Listen to the voice in your head ..but do it with a bit of class ..no need to spout off ..say nowt and leave them wondering ..
    Good luck ..hope it works out .

    I took a pay cut and dropped responsibility went back to doing the bits I enjoy.

    I once had that. It is awful. It got to the point that I’d wake up some mornings and phone in sick. I think by today’s standards I was. However, I saw that was not the way to go and just kept trudging along. Thankfully a friend popped by a few months into me getting more and more fed up. Her job looked great and she said they were recruiting. An interview/chat with the MD a couple of weeks later. Then notice given. Then 4 years of tough and really enjoyable work with some dedicated and brilliant people in a number of countries. Oh, and while the pension wasn’t as good the pay was better. And it let me meet some amazing people and led me gently to my next step. And that was even better: more countries, more fun, and while a took a 1/3 pay cut to start, that changed rapidly. That journey ended at the start of this summer and I’m now about to start on an even better venture.

    I think the only times I’ve despaired have been when I did not like where I worked and what I was doing (once) and when I’ve lost sight of what I really enjoy doing. That latter problem is readily fixed with a plan as a few folks have suggested.

    gauss1777
    Member

    Did one of the most casually unprofessional things imaginable in a meeting last week though. Anyone care to have a guess?

    Asked a question? – I’ve been reprimanded so many times for asking questions in meetings.

    Broke wind really loudly??

    Premier Icon davosaurusrex
    Subscriber

    I’ve been pulled up for making unprofessional comments many times but they amuse me and meetings are usually dull.

    This time though I quite openly did a scratchcard. Got some looks.

    dirtyrider
    Member

    This time though I quite openly did a scratchcard. Got some looks.

    😆

    If I could get £285k together I’d change my career and my
    Life in a heartbeat!

    Been there and done it. Got depressed, got fat – changed jobs and it was all better… until history repeated itself. Changed careers and it has been okay for 12 years or so.

    Until the last few months.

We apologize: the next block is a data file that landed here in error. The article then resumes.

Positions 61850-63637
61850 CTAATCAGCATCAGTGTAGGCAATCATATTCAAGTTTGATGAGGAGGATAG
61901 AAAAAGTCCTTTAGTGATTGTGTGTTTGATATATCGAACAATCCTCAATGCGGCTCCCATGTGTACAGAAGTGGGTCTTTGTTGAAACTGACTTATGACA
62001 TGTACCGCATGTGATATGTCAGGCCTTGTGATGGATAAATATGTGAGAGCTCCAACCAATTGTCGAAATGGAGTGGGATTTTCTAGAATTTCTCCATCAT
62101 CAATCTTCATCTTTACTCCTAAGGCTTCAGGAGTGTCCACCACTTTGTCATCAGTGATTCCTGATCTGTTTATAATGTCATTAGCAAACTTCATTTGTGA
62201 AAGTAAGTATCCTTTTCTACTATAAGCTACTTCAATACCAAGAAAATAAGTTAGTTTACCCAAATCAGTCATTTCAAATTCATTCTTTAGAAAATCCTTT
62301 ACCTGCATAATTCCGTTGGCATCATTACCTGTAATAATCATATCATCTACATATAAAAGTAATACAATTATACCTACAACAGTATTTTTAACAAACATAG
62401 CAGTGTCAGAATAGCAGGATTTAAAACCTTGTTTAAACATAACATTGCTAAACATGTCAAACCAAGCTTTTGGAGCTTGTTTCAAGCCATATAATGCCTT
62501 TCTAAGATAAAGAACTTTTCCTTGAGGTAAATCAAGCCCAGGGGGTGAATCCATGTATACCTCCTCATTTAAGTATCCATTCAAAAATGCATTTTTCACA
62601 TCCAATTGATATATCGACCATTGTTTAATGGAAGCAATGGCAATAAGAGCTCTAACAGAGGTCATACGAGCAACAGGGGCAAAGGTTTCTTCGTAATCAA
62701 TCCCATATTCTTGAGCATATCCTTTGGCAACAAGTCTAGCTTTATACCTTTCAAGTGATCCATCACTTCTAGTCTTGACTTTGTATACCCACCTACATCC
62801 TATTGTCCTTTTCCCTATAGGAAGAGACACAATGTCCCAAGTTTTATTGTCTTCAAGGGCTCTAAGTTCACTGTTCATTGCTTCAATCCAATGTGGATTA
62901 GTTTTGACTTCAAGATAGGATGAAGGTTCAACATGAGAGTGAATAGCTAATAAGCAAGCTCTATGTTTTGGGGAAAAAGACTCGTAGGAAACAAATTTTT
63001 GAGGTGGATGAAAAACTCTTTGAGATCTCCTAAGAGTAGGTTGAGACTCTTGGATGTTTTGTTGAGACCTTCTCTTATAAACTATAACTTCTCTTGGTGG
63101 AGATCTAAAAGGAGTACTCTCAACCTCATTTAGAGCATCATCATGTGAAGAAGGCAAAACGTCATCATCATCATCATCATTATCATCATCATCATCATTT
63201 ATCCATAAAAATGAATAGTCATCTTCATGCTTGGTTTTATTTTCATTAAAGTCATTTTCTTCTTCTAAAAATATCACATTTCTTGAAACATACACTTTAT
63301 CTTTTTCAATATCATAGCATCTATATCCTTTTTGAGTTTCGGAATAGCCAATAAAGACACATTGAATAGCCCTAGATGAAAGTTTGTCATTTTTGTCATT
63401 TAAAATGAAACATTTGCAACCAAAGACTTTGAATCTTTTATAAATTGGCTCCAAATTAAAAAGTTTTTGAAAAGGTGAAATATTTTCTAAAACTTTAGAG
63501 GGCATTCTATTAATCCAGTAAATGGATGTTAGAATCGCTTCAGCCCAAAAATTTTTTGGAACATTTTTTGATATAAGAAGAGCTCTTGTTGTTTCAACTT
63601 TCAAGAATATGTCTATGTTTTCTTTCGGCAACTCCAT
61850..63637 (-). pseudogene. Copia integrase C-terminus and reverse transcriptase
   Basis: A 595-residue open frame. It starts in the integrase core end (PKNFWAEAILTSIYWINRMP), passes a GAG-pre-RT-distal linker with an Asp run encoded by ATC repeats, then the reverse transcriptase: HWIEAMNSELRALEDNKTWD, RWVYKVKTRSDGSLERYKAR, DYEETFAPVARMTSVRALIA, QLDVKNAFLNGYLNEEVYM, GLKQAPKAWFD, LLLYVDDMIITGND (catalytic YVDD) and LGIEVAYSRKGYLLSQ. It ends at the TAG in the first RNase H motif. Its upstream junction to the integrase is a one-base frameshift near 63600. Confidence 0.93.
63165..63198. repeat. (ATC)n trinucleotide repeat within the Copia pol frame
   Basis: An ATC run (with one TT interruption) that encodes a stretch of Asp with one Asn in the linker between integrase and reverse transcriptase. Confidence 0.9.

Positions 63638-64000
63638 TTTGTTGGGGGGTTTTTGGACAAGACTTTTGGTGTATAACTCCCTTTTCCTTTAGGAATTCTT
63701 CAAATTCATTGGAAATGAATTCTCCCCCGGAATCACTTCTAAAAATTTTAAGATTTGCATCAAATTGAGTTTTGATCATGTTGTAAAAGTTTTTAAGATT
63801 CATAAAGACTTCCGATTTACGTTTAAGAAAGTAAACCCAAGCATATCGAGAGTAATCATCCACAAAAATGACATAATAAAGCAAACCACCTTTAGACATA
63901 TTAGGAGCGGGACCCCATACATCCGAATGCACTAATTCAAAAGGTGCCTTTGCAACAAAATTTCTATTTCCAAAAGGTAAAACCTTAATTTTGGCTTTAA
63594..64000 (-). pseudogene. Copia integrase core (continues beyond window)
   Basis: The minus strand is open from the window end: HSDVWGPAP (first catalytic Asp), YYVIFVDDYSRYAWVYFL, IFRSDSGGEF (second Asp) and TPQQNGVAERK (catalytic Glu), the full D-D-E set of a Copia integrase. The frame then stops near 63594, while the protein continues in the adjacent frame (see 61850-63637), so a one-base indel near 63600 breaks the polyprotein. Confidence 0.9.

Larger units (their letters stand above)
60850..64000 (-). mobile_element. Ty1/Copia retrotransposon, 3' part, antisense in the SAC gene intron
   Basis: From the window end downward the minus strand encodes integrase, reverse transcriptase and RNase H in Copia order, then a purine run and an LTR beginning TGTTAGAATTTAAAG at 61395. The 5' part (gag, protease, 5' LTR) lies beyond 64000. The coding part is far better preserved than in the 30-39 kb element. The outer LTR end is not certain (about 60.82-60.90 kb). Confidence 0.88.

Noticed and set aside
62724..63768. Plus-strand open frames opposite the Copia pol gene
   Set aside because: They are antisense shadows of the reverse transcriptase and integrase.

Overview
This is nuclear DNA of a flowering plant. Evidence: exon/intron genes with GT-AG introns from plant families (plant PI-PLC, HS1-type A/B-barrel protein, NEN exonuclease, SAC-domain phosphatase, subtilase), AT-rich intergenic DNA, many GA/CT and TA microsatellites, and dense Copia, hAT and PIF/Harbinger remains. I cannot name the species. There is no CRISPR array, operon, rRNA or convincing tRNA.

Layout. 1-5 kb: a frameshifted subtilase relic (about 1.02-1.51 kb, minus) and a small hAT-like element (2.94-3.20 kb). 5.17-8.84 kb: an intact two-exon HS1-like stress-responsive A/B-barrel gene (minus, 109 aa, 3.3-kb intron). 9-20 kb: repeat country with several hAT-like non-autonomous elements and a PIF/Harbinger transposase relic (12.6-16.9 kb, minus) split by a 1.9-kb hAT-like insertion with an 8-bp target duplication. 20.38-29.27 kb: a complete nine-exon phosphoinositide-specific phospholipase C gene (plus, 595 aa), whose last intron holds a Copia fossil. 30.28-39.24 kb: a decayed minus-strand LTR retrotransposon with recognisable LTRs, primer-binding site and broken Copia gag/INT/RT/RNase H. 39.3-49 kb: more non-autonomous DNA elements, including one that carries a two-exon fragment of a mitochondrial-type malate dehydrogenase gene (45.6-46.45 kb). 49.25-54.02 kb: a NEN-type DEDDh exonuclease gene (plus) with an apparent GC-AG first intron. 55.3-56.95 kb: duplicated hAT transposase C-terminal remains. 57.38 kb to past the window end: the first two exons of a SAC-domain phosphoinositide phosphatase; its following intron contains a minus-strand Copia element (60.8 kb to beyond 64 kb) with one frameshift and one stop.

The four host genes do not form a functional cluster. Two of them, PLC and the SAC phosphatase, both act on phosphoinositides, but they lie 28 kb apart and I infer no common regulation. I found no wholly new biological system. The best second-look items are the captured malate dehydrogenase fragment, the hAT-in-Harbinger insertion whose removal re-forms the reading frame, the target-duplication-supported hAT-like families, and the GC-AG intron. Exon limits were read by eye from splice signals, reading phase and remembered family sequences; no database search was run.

Problem now is that if I quit my Dad goes out of business and it is pretty much all that is keeping him going since my Mum died a few years back. I am not earning a great deal so finances are not the main worry. Like you, I know I need to do it – my Dad is financially fine, it is purely a quality of life thing for him – but I just can’t quite bring myself to do it yet.

    bear-uk
    Member

    I told myself I am not a prisoner and left my job. Became a porn star, its hard work but enjoyable.

    dannyh
    Member

    riklegge – Member
    In my old job, I was extremely unhappy. I suffered from depression and anxiety, and the work situation exacerbated these feelings. Once I had decided to move on, it was as if a great weight had been lifted, and I was able to enjoy things again; riding, family etc.

    It sounds like you have already decided to leave this job. I would suggest trying to mentally take a step back to remove yourself from the work environment. I found that once I had stopped being immersed in my work, I was able to cope much more effectively. Easier said than done though, especially before you have something to move on to.

    POSTED 4 HOURS AGO # REPORT-POST

    Have you been living in my head? This is an exact copy of where I was about 18 months ago.

    Just take a step back. Make a decision and go for it whatever you decide (unless it involves a tall building and a rifle). 🙂

    Premier Icon slowoldman
    Subscriber

    My entire working life I’ve managed to separate out work and life. I’ve never taken work home.

    The past year or so I’ve been totally wound up by the appalling nature of my corporate existence – crap systems, crap management, crap communications – all of which interferes with me attempting to do a decent job. For the first time in my life I find myself mulling over this shit at home. I don’t like it one bit and although I’ve only got 18 months to retirement I’m not sure I can stand it.